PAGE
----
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What does assert do?

Please give me some details with at least one example.

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marked as duplicate by Kev Aug 26 '12 at 16:21

This question has been asked before and already has an answer. If those answers do not fully address your question, please ask a new question.

smells homework or interview quesiton – Gregory Pakosz Aug 26 '10 at 6:49
That wouldn't have been too hard to google... – helpermethod Aug 26 '10 at 7:01
There is no 'Assertion' statement in Java. There is an 'assert' statement and it is documented. – EJP Aug 26 '10 at 7:40

3 Answers 3

Try this:

public class AssertionTest {

  public static void main(String args[]) {
     boolean assertTest = true;
     assert assertTest;
     assertTest = false;
     assert assertTest;

If you compile and run this, you should have an idea of how the assertion statement works.

As correctly pointed out in the comments, after compilation, you run this as java -ea AssertionTest - the -ea flag enables assertions.

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You have to run it with flags: -ea btw – OscarRyz Aug 26 '10 at 6:47
@OscarRyz - yes, correct - I missed that - I've updated my answer – Noel M Aug 26 '10 at 6:56

An assertion is a statement in the JavaTM programming language that enables you to test your assumptions about your program. For example, if you write a method that calculates the speed of a particle, you might assert that the calculated speed is less than the speed of light.

Each assertion contains a boolean expression that you believe will be true when the assertion executes. If it is not true, the system will throw an error. By verifying that the boolean expression is indeed true, the assertion confirms your assumptions about the behavior of your program, increasing your confidence that the program is free of errors.

Check out links below for more details and examples -

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An assertion checks a boolean-typed expression that must be true during program runtime execution. The assertion facility can be enabled or disable at runtime. Assertion statements have two forms assert expression1 assert expression1 : expression2; first is simple form of assertionnd second form takes another expression. In both of the form boolean expression represents condition that must be evaluate to true runtime. example vijay(int a) { if(a>=0) { System.out.println("vijay"); } else { error } } vijay(float b) { assert (b>0) : not gretarer ; // do } – Vijay Bhaskar Semwal Aug 26 '10 at 6:40

You use the assert keyword to verify if something you believe about your code is true.

The assertion in not a substitute for code validations, because it can be disabled at runtime ( it is disabled by default ) So, if the assertion is disabled and you use it to control your logic, you'll have undesired results.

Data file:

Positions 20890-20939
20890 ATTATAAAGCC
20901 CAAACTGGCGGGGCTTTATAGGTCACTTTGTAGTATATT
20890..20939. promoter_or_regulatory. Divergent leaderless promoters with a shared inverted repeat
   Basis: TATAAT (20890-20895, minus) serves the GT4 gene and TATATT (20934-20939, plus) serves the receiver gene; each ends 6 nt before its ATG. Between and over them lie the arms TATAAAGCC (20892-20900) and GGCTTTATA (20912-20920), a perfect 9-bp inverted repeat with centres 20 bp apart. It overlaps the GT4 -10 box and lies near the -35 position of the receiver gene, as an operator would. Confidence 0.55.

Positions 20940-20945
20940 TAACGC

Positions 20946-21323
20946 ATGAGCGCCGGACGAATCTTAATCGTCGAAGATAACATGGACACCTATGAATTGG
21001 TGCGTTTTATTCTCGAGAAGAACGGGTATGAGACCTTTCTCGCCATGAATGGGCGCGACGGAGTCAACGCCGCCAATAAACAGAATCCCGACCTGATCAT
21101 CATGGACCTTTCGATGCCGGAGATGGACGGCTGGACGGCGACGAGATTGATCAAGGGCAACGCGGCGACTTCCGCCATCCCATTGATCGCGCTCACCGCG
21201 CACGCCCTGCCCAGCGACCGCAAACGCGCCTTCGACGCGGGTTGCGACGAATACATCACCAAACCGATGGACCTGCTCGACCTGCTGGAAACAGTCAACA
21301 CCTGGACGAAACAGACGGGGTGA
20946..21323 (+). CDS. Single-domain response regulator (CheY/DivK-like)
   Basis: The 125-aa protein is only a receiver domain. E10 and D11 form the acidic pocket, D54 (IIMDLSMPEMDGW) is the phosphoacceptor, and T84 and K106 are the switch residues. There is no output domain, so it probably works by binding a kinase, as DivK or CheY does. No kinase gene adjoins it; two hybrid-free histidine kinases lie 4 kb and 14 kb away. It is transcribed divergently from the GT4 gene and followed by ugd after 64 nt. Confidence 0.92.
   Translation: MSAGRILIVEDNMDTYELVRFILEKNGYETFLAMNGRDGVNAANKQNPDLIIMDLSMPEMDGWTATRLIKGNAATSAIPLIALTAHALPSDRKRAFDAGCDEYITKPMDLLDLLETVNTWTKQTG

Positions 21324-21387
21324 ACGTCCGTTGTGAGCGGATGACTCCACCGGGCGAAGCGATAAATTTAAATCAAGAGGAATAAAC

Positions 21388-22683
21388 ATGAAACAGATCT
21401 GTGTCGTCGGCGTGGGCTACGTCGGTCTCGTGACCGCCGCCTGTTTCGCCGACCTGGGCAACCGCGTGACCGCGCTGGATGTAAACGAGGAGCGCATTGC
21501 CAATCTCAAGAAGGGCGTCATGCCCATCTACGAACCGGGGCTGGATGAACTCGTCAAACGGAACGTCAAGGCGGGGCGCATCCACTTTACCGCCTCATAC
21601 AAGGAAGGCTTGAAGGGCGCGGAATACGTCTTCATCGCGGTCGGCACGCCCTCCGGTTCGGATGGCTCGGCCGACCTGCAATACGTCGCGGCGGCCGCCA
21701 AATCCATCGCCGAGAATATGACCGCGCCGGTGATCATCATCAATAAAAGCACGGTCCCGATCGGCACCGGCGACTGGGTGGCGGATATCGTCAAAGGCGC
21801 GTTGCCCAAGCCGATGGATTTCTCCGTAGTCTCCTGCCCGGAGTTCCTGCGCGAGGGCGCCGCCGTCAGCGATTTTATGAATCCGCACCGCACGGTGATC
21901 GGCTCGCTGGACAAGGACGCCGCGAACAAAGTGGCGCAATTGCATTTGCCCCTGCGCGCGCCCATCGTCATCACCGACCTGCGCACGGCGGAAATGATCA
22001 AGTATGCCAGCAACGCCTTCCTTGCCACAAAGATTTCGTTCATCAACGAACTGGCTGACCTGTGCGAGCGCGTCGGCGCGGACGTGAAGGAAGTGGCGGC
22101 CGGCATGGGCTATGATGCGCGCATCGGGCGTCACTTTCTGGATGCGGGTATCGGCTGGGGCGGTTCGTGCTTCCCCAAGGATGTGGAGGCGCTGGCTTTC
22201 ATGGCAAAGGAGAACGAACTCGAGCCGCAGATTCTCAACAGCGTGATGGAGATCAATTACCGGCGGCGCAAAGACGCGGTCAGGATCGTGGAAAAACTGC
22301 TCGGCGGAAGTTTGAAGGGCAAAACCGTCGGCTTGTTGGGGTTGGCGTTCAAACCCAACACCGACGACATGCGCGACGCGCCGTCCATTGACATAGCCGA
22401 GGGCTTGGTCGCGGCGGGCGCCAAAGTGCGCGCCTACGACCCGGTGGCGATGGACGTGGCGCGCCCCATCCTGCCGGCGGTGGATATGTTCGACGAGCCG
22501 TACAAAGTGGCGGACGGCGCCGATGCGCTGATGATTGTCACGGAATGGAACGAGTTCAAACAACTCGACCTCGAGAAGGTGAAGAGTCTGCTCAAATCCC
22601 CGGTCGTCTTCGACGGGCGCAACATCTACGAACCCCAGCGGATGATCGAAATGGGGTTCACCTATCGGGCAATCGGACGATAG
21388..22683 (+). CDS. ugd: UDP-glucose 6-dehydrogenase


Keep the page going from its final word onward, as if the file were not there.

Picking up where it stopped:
For instance:

class SomeClass {
    public void someMethod( String input ) {
         // do something with the input... 
         String result = processs( input );
         assert result.startWith("OK");
         // continue with your code.. 
         return result;

In that code, the program does something with the input. Your assumption is, that the result string starts with "OK" always. You put the assertion, to make sure that happens, but you don't put any logic around that ( you don't do anything if that doesn't happens )

When you're testing your code, with assertion enabled, if you notice your result doesn't start with "OK", then the program will stop it's execution.

To enable/disble assertions, you have to pass the flag -ea to the java

See : for more information.

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in c # add System.diagnostics package namespace ConsoleApplication16 { class Program { static void Main(string[] args) { int value = 7; Debug.Assert(value >8, "value must be less then 5"); Debug.WriteIf(value ==7, "value is 7"); } } } – Vijay Bhaskar Semwal Aug 26 '10 at 6:57
i was just giving the difference so u can realised how different both language with out confused it will make clear or better understanding or command over it u realsied it now? – Vijay Bhaskar Semwal Aug 27 '10 at 11:44
it is not good to publice your answer you start criticized of some one – Vijay Bhaskar Semwal Aug 27 '10 at 11:46
Thanks for the explanation. But it would be better if you can give me an example for my understanding.what is wrong if i m taking it with c# refrence – Vijay Bhaskar Semwal Aug 27 '10 at 11:53
@Vijay This is very hard to explain. 1st There's nothing wrong with the C# comparison. You didn't add any comment, so I and didn't knew if you was confusing them or not. 2nd If you ask about one thing in one language, it doesn't make any sense to bring a different one without any comment. 3rd Different languages apply the same features differently. For instance, I don't know C# ( and you're assuming I do ) It looks to me they have a class Debug with a method Assert, but Why did you expect me to do with that pasted code It's very confusing. – OscarRyz Aug 27 '10 at 17:45

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